Making Broth on Your Woodstove

making broth from stewing hens
Stewing hens – I use the feet to make the stock richer.

Homemade Broth on the Wood Stove

Our wood stove really makes our house feel like a home. I love having the warmth in winter, plus it’s so nice to fill the tea kettle for hot drinks all day. We also cook on our wood stove quite a bit, reducing our energy bills and making me feel all homesteady inside. πŸ™‚

I decided to cook some beef broth on our wood stove recently. We had quite a few soup bones in the freezer from our last grass fed steer purchased from a local farmer. I loaded up my biggest pan with meaty bones, a package of stew meat, 1/4 cup of vinegar, and enough water to cover it all. I dropped in a couple of bay leaves and set the whole mess on top of our wood stove. In cold weather we like to keep a low to medium fire burning all day and then let it burn down to ashes overnight. This is the perfect way to cook your broth at a simmer to tenderize the meat and leach the minerals from the bones for a healthy stock.

I’ve read so many wonderful blog posts describing the health benefits of bone broth, so I won’t delve into that here. Let me just say that I love using as much of the animal as I can to provide a nutritious soup or stew for my family. It’s great to use the wood stove to reduce the environmental cost of cooking. And I really enjoy having a yummy bowl of vegetable beef soup for dinner while the weather is still cold and snowy.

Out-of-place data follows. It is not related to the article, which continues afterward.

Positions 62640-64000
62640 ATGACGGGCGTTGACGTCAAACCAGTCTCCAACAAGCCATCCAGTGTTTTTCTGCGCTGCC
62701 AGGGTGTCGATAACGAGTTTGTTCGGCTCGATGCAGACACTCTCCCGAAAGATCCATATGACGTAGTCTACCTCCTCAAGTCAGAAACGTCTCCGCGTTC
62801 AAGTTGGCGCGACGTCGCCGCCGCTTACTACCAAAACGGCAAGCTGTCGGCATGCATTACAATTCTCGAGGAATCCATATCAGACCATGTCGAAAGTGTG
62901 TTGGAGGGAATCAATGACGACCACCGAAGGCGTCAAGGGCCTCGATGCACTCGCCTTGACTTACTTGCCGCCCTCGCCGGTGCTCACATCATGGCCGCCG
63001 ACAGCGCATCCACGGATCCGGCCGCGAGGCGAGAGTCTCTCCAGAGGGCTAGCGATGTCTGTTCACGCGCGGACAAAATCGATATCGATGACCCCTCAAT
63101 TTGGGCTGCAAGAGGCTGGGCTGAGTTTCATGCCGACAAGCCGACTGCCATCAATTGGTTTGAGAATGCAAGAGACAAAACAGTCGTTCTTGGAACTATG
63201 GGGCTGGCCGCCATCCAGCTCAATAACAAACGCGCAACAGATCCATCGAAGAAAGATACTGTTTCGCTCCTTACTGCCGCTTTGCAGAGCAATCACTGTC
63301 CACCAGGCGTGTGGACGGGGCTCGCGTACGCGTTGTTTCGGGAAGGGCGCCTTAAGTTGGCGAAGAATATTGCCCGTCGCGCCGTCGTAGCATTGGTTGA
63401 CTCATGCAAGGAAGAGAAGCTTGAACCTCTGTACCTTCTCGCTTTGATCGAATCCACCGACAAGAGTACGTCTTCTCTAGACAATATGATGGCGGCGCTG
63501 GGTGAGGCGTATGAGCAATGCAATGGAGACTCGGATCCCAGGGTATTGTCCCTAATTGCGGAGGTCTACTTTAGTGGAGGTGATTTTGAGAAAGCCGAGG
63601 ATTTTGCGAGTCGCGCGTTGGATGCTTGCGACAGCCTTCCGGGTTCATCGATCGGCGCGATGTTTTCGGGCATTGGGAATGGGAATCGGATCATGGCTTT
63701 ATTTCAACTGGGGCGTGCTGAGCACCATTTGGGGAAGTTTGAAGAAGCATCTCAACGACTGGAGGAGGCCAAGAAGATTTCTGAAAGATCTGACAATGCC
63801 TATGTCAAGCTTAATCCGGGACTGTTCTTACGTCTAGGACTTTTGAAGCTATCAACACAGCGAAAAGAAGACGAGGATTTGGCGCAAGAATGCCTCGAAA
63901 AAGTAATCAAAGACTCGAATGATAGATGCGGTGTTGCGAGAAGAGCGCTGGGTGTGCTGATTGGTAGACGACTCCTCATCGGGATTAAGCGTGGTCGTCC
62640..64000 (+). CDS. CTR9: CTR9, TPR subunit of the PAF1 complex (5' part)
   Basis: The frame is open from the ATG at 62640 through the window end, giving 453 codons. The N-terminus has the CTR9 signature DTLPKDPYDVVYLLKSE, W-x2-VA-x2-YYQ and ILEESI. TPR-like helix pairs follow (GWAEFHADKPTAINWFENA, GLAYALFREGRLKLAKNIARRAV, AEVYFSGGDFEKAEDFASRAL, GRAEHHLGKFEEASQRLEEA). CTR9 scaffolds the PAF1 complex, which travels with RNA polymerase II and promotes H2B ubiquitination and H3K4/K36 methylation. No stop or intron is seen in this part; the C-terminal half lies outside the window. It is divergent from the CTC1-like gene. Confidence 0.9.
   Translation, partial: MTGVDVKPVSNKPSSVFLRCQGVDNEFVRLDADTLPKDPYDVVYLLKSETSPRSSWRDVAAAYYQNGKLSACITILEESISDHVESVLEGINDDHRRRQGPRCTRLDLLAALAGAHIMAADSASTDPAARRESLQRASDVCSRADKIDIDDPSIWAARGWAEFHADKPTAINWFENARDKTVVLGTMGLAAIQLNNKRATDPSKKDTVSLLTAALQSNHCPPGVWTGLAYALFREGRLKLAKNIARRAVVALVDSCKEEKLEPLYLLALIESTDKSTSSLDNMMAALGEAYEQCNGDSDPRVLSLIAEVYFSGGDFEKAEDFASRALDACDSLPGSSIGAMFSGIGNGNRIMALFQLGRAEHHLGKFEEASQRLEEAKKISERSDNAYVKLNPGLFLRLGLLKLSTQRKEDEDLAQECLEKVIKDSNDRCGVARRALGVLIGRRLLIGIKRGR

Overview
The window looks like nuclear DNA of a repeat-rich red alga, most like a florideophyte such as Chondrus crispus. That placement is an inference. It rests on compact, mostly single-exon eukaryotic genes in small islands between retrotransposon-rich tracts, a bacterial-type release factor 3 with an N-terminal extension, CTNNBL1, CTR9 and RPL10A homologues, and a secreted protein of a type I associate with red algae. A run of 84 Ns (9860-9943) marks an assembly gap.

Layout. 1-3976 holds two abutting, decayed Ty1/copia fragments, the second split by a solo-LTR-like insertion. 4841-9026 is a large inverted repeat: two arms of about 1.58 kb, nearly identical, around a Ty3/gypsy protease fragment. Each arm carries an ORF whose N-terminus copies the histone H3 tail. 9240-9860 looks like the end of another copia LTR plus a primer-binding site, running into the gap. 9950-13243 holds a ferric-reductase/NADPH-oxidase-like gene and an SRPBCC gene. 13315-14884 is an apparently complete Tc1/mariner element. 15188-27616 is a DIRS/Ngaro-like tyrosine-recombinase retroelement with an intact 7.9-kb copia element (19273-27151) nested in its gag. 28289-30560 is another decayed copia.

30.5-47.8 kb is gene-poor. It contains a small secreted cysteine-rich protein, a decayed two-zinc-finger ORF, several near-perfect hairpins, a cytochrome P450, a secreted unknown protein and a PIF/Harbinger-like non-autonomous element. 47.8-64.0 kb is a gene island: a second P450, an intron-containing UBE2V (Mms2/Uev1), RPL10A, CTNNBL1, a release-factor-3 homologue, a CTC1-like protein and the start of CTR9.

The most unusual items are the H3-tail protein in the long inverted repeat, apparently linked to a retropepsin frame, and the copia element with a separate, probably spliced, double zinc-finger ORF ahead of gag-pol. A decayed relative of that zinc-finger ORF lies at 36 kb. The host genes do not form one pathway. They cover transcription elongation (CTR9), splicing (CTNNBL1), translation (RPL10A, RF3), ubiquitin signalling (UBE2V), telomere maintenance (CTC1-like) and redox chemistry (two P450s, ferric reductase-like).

After cooking the bones and meat all day, we cooled the stock pot in a snow drift on our deck for a couple of hours then refrigerated it for the rest of the night. In the morning I poured everything through a strainer and picked through the bones and meat.

I sorted everything into 3 piles: meat for our soup, bones for the chickens to pick, and fat/gristle. The meat was cut into smaller pieces and added back into the broth. The fat can be rendered into tallow and cracklings. The tallow should be poured through a strainer lined with cheese cloth or linen to remove the impurities. The cooled tallow may be used in beauty products or as an oil substitute in cooking. The cracklings can be fed to your dog or chickens. The broth and meat mixture was used in soup or frozen for later meals.

It’s so nice to have a few containers of beef and broth ready to thaw and use for a quick meal.

Do you make large batches of broth for canning or freezing?



  1. Amy
  2. Nancy

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